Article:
ROME—Italy’s largest mafia trial in decades began Wednesday, as the country’s authorities try to rein in one of the world’s richest and most powerful crime syndicates, the ‘Ndrangheta.
The 325 defendants face charges including murder, extortion, drug trafficking, money laundering and other crimes in connection with the shadowy ‘Ndrangheta, whose wealth and international reach have eclipsed that of Sicily’s Cosa Nostra in recent decades.
The trial, which began with formalities on Wednesday, is taking place in a bunkerlike courtroom in the town of Lamezia Terme in Calabria, the ‘Ndrangheta’s home region in Italy’s deep South. Prosecutors hope it will mark a turning point in the fight against the ‘Ndrangheta by targeting the leadership of one of its most prominent clans and exposing how the organization has infiltrated local politics and business.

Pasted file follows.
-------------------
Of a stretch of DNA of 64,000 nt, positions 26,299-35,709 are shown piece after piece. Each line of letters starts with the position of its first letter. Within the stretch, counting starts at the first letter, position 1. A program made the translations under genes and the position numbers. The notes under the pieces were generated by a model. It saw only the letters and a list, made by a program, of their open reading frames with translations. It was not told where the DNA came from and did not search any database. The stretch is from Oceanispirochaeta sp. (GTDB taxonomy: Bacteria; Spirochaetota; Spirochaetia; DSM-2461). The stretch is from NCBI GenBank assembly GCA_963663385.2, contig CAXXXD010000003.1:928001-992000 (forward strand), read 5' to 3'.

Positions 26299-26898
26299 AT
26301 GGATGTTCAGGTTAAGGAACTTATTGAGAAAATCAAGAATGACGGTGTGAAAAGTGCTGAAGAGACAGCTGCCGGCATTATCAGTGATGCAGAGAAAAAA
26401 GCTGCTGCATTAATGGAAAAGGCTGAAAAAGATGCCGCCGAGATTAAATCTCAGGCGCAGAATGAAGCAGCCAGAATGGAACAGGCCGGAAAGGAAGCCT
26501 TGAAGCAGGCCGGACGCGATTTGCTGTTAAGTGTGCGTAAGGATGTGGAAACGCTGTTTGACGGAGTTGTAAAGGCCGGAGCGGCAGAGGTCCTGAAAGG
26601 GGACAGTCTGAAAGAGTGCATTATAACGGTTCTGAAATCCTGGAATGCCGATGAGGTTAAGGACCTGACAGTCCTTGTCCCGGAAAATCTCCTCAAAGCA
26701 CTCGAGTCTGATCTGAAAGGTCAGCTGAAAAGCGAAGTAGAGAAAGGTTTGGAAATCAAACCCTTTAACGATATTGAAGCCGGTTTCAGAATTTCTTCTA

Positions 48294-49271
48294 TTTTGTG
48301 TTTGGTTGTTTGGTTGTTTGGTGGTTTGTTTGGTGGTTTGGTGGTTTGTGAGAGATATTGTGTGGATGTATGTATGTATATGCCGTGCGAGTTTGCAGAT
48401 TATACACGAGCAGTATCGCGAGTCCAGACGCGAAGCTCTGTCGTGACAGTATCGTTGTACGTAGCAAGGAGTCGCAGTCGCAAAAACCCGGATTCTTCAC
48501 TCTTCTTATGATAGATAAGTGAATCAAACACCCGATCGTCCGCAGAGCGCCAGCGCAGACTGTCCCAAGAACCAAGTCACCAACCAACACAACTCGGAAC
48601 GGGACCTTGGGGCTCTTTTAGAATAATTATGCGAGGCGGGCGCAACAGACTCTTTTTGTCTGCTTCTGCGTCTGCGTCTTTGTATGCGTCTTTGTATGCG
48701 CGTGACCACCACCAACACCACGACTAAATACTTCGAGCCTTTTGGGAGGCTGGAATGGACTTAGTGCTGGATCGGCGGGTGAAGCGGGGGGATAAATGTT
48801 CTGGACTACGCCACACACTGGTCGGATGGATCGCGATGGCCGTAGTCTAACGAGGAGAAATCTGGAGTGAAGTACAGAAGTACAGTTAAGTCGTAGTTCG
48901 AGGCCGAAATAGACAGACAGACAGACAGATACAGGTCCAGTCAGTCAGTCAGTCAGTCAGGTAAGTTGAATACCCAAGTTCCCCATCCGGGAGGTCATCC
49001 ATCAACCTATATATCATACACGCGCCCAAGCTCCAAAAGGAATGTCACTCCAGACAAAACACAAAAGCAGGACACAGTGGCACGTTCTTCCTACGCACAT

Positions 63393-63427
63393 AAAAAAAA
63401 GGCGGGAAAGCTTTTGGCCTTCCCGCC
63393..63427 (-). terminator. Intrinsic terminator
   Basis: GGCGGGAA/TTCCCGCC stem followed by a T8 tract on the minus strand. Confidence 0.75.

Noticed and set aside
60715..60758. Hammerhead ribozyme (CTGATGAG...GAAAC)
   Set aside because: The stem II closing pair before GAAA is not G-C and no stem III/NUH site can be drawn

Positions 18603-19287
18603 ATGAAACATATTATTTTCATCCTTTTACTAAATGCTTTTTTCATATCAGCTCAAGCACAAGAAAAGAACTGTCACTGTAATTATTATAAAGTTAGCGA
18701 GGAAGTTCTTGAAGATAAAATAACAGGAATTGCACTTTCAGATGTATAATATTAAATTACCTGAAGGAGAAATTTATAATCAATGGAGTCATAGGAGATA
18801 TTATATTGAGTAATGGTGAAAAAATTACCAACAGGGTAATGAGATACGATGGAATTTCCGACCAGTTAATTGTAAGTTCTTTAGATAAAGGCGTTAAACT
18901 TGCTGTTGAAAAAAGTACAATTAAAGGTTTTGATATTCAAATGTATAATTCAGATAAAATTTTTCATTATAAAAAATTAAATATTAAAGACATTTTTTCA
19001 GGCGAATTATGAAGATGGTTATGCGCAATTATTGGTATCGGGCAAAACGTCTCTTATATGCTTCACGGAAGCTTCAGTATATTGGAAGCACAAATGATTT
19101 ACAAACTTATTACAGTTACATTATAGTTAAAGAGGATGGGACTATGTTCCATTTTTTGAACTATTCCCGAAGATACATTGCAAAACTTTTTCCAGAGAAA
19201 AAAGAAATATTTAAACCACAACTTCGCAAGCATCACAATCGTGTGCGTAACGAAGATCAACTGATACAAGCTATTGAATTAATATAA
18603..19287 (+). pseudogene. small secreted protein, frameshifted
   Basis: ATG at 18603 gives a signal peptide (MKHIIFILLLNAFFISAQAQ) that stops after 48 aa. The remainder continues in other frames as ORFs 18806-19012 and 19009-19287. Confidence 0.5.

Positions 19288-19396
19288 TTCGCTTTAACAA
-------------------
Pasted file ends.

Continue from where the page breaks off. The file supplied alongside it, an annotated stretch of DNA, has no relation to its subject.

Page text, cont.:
The ‘Ndrangheta has steadily risen to become one of the world’s most powerful drug-trafficking syndicates, controlling over 80% of Europe’s cocaine trade. Its tentacles extend to the Americas, Africa and Australia.
The organization’s estimated annual revenue of $55 billion, according to prosecutors, is greater than estimates for the drug cartels of Mexico and Colombia combined. It is thought to have some 20,000 members. Yet it remains much less well-known than the Cosa Nostra. Prosecutors hope the trial will reveal details of its internal structure and workings.